Exploring other worlds with LEGO Creator 3-in-1 31115 Space Mining Mech [Review]

If you’re here, chances are you’re a big fan of the LEGO brand, so you already know that it’s the toy of endless possibilities. Even on more expensive sets, you’re most likely always going to get a good bang for your buck. And in terms of creative potential, Creator sets are some of the best at encouraging it, particularly 3-in-1’s which provide a great combination of inspiration and versatile parts. The latest addition to the line is finally here, and we’re eager to see if this space-themed kit is out of this world! Come along as we explore what LEGO Creator 3-in-1 31115 Space Mining Mech has to offer. The set will be available March 1st, and will retail for  US $24.99 | CAN $34.99 | UK £24.99.

The LEGO Group provided The Brothers Brick with an early copy of this set for review. Providing TBB with products for review guarantees neither coverage nor positive reviews.


The box and contents

The front of the box immediately draws your attention to the imposing robot mech with its giant bladed arm and little alien friend. The other builds don’t look nearly as cool on the front, but the back shows a bit of potential.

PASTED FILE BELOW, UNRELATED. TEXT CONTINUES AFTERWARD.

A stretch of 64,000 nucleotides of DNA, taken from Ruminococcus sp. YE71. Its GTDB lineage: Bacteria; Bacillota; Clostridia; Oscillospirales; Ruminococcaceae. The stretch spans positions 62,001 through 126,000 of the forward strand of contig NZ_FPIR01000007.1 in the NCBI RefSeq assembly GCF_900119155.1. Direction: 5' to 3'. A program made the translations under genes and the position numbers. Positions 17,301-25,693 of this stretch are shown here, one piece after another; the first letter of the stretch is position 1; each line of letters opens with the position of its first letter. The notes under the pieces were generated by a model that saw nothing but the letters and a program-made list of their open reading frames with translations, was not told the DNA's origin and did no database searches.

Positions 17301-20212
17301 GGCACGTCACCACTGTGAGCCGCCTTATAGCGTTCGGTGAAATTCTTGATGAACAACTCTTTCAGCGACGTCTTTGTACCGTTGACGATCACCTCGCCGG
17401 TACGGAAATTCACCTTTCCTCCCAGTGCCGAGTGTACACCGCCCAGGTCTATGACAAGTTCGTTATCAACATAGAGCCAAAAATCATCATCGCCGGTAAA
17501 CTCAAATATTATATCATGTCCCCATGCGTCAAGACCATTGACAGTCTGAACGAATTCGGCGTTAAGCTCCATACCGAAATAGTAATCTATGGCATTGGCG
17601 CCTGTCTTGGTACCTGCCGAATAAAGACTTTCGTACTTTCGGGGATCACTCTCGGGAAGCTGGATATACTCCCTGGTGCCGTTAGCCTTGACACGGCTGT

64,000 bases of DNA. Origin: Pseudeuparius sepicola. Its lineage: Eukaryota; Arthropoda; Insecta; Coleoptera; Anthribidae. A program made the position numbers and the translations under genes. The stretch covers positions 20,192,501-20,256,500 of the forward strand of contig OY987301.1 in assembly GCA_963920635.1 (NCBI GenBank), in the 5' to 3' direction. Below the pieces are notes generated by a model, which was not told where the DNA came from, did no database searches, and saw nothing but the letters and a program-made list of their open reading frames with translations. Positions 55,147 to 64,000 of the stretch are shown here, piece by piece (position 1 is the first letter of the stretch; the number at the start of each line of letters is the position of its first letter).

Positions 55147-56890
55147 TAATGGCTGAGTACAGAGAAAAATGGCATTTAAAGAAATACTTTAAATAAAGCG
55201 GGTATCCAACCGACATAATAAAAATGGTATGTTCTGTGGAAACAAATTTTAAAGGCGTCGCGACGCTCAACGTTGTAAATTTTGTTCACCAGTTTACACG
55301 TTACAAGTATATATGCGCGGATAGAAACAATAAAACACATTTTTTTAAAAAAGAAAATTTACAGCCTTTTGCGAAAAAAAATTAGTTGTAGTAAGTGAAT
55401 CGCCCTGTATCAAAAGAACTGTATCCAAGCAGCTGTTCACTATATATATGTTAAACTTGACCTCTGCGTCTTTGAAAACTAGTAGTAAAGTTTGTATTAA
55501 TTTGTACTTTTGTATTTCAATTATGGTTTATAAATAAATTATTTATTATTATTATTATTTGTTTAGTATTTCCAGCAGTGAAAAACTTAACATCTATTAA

This set includes 4 small polybags and 3 half-page instruction booklets. The main book has a QR code so the builder can use digital instructions if they choose.


The main model

We’ll start with the namesake build for this set. This robot mech is slightly similar to 31090 Underwater Robot, although it’s safe to say it’s a bit more complicated and interesting. (Which is expected at this higher price point.) I’d say it’s equal to the sum of its parts (in a good way), so we’ll break it down as such. The body itself is sturdy as heck, which is typical of compact LEGO robots. There are also joints and moving parts everywhere, which is awesome!

Moving on to the arms of the mech, the spinning blade is composed of 8 pearl dark grey tooth elements attached to two octagonal 2×2 with bar frames of the same color via 16 1×1 clips. In other words, it’s sturdy. It basically an irresistible fidget spinner on an arm. On the opposite side, the best thing about the fingered hand is the use of 1×1 modified rounded plates with bar handle. What’s cool is that this element provides great flexibility compared to the old square plates. This makes it look more like a hand, and in terms of grip, it has its limits, but it still creates loads of playability. The model also has you building a cute little alien with scary-looking teeth that fits fairly well in the mech’s palm. It too is jointed so you can open its mouth.

The legs are composed of rigid knees and extra-large feet. Although the inability to move the knees is a bummer, the rest is quite posable, and the large base that the feet provide allows for great stability. And even though they can’t move, the design of the knees actually looks kind of cool.